You have to really be at home with yourself. If you have these driving needs to show off or be heard, then that kind of overwhelms the process. If you’re really grounded and at home with yourself, then you can actually get in the other person’s world, and I think that builds trust.
An Engineering Team Where Everyone is a Leader
The next article I want to share with you came out quite recently on the Pragmatic Engineer blog. George Orosz I think from Uber, wrote An Engineering Team Where Everyone is a Leader. He’s writing about his early experiences moving from an engineer to an engineering manager and how he wanted to “build a team where everyone can be a leader.”
He draws his inspiration for distributed-leadership from two sources. One is a book I love called Turn The Ship Around (check out the spectacular TedX talk by David Marquet). The other source is from a Harvard Business Review interview with professor Sue Ashford. In the HBR Ideacast, she says having a lot of shared leadership on a team is particularly useful “in places where things are moving fast, are complex, and have many dependencies.” That sure sounds like she’s talking about software engineering teams to me—and George too.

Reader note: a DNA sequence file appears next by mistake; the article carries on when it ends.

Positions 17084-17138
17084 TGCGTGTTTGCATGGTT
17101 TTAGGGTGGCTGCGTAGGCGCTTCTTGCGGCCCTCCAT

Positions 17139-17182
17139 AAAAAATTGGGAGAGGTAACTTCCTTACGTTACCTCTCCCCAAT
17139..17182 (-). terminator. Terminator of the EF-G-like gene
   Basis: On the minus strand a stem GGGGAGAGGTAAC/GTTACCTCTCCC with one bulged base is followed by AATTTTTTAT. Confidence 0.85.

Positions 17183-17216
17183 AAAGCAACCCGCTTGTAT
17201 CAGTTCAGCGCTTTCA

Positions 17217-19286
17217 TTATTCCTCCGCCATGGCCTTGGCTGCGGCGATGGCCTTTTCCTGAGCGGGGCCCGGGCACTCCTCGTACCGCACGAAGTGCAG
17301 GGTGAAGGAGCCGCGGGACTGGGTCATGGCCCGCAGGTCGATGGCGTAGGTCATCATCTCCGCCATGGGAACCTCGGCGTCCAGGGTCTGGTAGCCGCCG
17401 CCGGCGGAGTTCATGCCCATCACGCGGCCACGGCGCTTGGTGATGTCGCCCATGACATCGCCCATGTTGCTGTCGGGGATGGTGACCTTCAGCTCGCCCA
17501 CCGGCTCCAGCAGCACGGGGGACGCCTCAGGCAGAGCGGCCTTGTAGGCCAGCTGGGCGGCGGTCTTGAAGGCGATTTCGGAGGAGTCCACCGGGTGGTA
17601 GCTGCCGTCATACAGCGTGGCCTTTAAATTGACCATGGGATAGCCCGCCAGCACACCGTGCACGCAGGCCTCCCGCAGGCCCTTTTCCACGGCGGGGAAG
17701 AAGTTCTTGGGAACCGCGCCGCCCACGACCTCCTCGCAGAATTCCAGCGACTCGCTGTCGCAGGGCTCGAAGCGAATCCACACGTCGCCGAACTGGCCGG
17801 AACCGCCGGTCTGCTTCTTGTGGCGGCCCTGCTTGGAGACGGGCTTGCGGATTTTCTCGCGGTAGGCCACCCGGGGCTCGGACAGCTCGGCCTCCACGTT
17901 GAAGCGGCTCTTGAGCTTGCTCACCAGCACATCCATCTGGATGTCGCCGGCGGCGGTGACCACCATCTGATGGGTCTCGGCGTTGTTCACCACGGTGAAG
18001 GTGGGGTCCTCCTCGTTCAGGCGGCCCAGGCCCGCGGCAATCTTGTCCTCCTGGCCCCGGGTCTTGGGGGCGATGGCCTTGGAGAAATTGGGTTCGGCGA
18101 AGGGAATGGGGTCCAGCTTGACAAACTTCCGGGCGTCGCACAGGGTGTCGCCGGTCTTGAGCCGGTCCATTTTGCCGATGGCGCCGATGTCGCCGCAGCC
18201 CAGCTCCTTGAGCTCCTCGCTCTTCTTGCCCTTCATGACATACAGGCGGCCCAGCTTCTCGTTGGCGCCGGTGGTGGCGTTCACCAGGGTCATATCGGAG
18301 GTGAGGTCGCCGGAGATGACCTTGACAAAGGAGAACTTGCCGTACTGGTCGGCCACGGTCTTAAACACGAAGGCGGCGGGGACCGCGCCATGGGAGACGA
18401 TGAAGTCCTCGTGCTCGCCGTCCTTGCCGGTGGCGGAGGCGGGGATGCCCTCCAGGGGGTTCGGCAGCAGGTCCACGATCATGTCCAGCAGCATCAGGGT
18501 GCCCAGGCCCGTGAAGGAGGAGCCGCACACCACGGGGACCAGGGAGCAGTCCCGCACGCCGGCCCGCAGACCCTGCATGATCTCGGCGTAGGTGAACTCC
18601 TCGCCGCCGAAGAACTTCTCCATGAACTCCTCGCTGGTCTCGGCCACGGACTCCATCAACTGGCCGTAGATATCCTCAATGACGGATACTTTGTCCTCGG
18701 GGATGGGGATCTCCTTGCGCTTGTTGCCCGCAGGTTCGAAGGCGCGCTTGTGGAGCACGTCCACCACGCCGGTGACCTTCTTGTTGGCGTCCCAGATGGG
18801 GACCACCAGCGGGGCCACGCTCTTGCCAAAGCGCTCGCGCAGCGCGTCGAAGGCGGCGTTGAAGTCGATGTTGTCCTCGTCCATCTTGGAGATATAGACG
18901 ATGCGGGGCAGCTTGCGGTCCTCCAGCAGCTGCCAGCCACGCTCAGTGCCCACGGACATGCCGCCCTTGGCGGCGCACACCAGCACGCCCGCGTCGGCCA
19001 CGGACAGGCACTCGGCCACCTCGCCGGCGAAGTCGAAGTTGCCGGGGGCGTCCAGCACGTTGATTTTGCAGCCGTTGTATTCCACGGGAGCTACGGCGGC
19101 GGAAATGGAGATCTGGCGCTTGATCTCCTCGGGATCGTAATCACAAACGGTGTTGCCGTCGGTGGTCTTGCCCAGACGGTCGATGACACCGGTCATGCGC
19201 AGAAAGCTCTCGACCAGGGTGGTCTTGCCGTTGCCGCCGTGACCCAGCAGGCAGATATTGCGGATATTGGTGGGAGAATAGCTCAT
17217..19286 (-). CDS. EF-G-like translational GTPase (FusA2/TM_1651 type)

It’s a long post, that I really recommend you to dive into, especially if you’re wondering how to foster more leadership on your own team. Let me give you my hot take highlights. You should:
Pick one engineering lead per project, so the lead has autonomy to make choices based on his or her on the ground knowledge
Set up clear expectations on what the leadership will look like (see his Google doc)
Start with mentoring, then get good at coaching (notice that are NOT one and the same)
Be very transparent and accountable using at least weekly, written updates
Prepare your junior members for project leadership
Seriously, it’s a long and thoughtful article with lots of great tool and insights for EMs and TLs. Hope you’ll take the time to read and consider it.
That’s it for today tech leads! The holiday break in the States is over and it’s time to get back to work growing and developing into the best lead and human you can be—and you’ve got a whole new week to do it.
Thanks for reading!
Tips? Have something you’d like me to cover or someone you want to me talk to? Drop me an email to firstname.lastname@example.org. Hope you will.
Get started at techleadcoaching.com
Published from sunny Los Angeles. 🌴☀️